Battle likely over N.J. toll increase plan

February 7, 2008 3:06:01 PM PST
A leading Democrat and all 49 legislative Republicans on Thursday promised to oppose Gov. Jon S. Corzine's plan to significantly increase highway tolls to pay state debt and fund transportation. Sen. John Adler, D-Camden, vowed to vote against Corzine's plan.

"Increasing highway tolls would inflict yet another financial hardship on our hardworking taxpayers, and I oppose it," Adler said. "We should not even consider asking for one more penny from those taxpayers until Trenton assumes its share of sacrifice and makes serious cuts in government spending."

Adler, the Senate Judiciary chairman, is running for Congress this year in the 3rd Congressional District.

"The governor issued a challenge to the Legislature and to the people of New Jersey to come up with our own plan to alleviate the state's financial crisis, and that's what I intend to do," Adler said.

The 32 Assembly Republicans Thursday signed pledges opposing Corzine's plan, and Senate Minority Leader Tom Kean Jr. said the 17 Senate Republicans also decided to vote against it.

The move comes with Corzine about halfway through 21 planned public meetings on his plan, and before the legislation authorizing it has received a public hearing.

Republicans said their decision was easy.

"We have listened to what the governor has had to say and we do not believe that his plan to hike tolls and borrow $40 billion is a fiscally responsible course of action, " said Assembly Minority Leader Alex DeCroce, R-Morris.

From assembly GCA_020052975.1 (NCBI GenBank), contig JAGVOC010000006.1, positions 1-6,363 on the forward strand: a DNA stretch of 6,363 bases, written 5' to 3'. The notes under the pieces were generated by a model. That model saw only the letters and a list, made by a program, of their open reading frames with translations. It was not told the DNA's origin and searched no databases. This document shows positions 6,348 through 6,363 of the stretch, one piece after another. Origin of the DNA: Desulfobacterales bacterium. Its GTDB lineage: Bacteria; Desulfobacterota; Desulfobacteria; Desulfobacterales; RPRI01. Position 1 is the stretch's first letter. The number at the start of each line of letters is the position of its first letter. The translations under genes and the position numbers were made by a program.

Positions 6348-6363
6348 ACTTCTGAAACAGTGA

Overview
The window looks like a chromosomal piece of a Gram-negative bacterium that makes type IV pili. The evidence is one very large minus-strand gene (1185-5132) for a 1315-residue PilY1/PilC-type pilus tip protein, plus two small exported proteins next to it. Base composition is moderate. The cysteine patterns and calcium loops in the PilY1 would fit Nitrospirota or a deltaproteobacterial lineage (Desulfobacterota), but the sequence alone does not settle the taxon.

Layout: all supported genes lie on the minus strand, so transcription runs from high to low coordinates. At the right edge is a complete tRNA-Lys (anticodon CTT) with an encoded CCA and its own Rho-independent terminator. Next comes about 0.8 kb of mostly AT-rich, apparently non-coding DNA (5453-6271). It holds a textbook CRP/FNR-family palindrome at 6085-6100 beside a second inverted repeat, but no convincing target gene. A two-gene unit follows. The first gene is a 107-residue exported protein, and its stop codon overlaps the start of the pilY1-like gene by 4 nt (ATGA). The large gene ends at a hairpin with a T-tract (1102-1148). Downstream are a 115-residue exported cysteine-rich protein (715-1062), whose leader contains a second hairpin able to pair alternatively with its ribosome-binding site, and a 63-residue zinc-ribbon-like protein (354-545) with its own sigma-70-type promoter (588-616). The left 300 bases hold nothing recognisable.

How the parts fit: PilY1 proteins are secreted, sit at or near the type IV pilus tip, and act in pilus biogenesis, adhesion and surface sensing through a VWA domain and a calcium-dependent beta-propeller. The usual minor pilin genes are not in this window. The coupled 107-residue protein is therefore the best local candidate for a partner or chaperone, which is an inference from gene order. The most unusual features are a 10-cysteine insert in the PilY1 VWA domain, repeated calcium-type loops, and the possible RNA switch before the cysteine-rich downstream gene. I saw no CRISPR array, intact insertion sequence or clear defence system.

The GOP decision doesn't doom the bill, since Democrats control the Senate 23-17 and the Assembly 48-32. But it dims hopes for bipartisan support.

"This plan will make New Jersey steadily more unaffordable to the middle class for generations to come," said Kean, R-Union.

Adler's opposition leaves Corzine with 22 potential votes in the Senate, where 21 votes are needed to pass bills.

The Republican opposition comes after Corzine received support from former Republican Congressman Bob Franks, who is helping lead the governor's campaign to pass it.

"New Jersey's financial crisis transcends party lines and the governor will continue to reach out to both sides of the aisle in his efforts to seek a bipartisan solution to this bipartisan problem," Corzine spokesman Jim Gardner said.

Assemblyman Joseph Cryan, the state Democratic Party chairman, condemned Republican opposition.

"Taking a pledge to ignore the state's long-term financial problems is like promising to be irresponsible," said Cryan, D-Union. "They are being disrespectful to their constituents and they are demeaning the debate on one of the most significant problems the state of New Jersey has encountered."

Corzine also on Thursday announced 10 more people were joining the committee Franks is leading to get support. They include former transportation commissioners under both Democratic and Republican governors, a state treasurer for former Republican Gov. Tom Kean and community college presidents. The committee now has about 40 members.

Corzine wants to pay off at least half of $32 billion in state debt and fund transportation projects for 75 years by creating a new agency that would borrow about $38 billion.

To pay that money back, he wants to increase tolls 50 percent in 2010, 2014, 2018 and 2022. Those increases would include inflation adjustments and, after 2022, tolls would increase every four years until 2085 to reflect inflation.

The Atlantic City Expressway, Garden State Parkway, New Jersey Turnpike and Route 440 would be affected.

He also wants to limit state spending and require voters approve state borrowing.